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Anal Cancer Risk Factors and Prevention

Banner MD Anderson Cancer Center is dedicated to support you on your health care journey. If you have an increased risk for anal cancer, make an appointment with your doctor to discuss your concerns and options. Your health and wellbeing are always our top priority.

What Are the Risk Factors for Anal Cancer?

Anal cancer is most common in adults over 60. Only 20% of all cases are in younger people. There is no direct cause for anal cancer, but there are many factors which increase your likelihood of developing this disease. These include:

  • Age, as most cases of anal cancer are found in people over 50 years of age.
  • Human Papillomavirus (HPV), a common sexually transmitted infection that can cause disease in the genitals, anus and throat.
  • Human Immunodeficiency Virus (HIV), a sexually transmitted infection that attacks your body’s immune system.
  • Having a compromised immune system, such as when people take immunosuppressant drugs after an organ transplant.
  • Tobacco use, especially smoking. Your risk of anal cancer is higher if you are a current smoker than if you are a former smoker.
  • Sexual activity, such as receptive anal intercourse, which can also increase your likelihood of contracting HPV or HIV, and having over 10 sexual partners.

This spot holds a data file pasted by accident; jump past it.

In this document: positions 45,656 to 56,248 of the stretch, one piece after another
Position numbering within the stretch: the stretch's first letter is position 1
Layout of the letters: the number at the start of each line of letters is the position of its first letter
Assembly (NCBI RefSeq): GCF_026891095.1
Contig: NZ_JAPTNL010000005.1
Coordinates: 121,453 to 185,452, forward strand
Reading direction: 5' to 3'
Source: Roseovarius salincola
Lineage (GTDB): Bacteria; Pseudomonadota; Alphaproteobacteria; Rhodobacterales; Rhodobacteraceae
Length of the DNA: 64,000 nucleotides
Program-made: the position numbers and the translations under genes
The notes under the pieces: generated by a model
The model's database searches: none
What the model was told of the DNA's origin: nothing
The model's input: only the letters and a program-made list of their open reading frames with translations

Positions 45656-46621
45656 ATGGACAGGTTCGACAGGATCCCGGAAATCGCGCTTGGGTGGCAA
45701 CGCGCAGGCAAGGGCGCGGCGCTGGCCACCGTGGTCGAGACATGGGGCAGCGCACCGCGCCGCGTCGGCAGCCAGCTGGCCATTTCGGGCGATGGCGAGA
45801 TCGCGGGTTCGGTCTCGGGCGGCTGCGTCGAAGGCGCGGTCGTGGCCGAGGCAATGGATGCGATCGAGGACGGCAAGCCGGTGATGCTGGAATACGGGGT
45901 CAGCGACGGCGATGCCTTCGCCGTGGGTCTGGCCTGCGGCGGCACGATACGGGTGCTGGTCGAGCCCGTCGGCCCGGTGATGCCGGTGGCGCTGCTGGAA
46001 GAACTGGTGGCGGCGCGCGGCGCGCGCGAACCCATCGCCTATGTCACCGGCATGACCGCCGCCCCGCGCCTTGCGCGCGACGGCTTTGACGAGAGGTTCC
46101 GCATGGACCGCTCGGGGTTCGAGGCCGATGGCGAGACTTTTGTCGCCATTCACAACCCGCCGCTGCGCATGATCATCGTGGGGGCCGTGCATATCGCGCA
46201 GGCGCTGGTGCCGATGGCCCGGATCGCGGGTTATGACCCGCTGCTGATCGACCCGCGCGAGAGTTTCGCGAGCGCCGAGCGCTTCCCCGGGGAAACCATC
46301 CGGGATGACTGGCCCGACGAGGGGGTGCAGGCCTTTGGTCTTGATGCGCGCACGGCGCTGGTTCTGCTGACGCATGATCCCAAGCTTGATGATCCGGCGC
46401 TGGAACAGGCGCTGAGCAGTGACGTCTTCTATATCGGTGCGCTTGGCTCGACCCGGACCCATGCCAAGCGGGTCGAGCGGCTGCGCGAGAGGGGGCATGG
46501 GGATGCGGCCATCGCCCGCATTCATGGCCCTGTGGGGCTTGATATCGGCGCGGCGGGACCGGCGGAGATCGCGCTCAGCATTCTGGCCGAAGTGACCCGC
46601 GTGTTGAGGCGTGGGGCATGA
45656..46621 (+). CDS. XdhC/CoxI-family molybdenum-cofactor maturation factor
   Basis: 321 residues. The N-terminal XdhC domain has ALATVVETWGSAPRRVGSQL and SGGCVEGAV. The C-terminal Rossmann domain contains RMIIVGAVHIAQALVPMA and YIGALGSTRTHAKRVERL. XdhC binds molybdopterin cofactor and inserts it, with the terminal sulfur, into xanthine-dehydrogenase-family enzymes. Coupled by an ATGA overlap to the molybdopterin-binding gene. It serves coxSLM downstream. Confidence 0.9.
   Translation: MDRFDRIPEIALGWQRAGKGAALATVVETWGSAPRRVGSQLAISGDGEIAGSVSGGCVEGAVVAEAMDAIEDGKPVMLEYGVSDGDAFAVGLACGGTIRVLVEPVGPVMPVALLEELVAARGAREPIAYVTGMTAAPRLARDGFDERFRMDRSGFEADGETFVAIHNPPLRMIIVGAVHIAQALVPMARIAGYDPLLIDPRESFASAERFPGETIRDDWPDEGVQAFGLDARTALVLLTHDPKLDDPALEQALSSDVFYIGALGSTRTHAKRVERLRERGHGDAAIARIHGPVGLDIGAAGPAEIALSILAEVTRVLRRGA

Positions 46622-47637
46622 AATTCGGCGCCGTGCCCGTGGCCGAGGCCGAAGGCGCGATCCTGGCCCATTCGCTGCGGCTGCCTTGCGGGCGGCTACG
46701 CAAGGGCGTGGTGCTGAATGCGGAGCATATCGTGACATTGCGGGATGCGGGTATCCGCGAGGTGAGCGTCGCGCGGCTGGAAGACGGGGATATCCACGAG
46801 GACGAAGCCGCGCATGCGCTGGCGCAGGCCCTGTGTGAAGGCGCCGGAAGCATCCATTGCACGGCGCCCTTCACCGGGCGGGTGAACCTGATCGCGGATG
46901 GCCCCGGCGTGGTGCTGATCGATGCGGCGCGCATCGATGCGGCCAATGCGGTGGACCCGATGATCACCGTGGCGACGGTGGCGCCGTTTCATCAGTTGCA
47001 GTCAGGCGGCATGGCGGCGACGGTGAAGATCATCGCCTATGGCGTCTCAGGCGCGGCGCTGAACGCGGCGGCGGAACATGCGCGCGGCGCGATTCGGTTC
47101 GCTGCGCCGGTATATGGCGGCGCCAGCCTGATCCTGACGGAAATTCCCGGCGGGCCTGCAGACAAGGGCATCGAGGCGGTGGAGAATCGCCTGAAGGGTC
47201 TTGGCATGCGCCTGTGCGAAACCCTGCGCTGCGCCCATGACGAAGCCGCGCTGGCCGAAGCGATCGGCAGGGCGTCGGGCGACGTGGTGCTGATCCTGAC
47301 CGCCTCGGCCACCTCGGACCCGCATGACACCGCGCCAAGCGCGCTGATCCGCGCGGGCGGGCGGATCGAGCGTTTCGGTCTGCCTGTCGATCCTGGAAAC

• Frequent anal redness, swelling, or soreness

How to Prevent Anal Cancer

Since there is no direct cause for anal cancer, there is also no single thing you can do to prevent it. You can, however, significantly reduce your risk. Taking steps to reduce the impact of anal cancer’s risk factors is your greatest step toward prevention. One of the most impactful things you can do is avoid HPV infection. Some of the ways you can lessen your chances of getting HPV include:

  • Get a Human Papillomavirus (HPV) vaccine. HPV infection can be present for years without causing any symptoms. A sexual partner might not know they have it and could spread it to you. Even when someone does not have warts (or any other symptom), they can still be infected with HPV and pass it on to somebody else. HPV vaccines can only be used to help prevent HPV infection and not treat an existing infection, which means preventative vaccination is important.
  • Limit the number of sexual partners you have, and wait until you are older to start having sex.
  • Avoid sexually transmitted diseases. Limit your exposure to sexually transmitted diseases by avoiding having anal sex with people who have sexually transmitted diseases (STDs) and/or have had multiple sexual partners.
  • Quit smoking or don’t start. Smoking is a risk factor for many cancer types and living a tobacco-free life will greatly reduce your chance of developing cancer. Learn more about our tobacco recovery program.
  • Use condoms when having sex with a partner until you have both been tested for HPV, HIV and any other sexually transmitted disease. This applies to both anal and vaginal intercourse.

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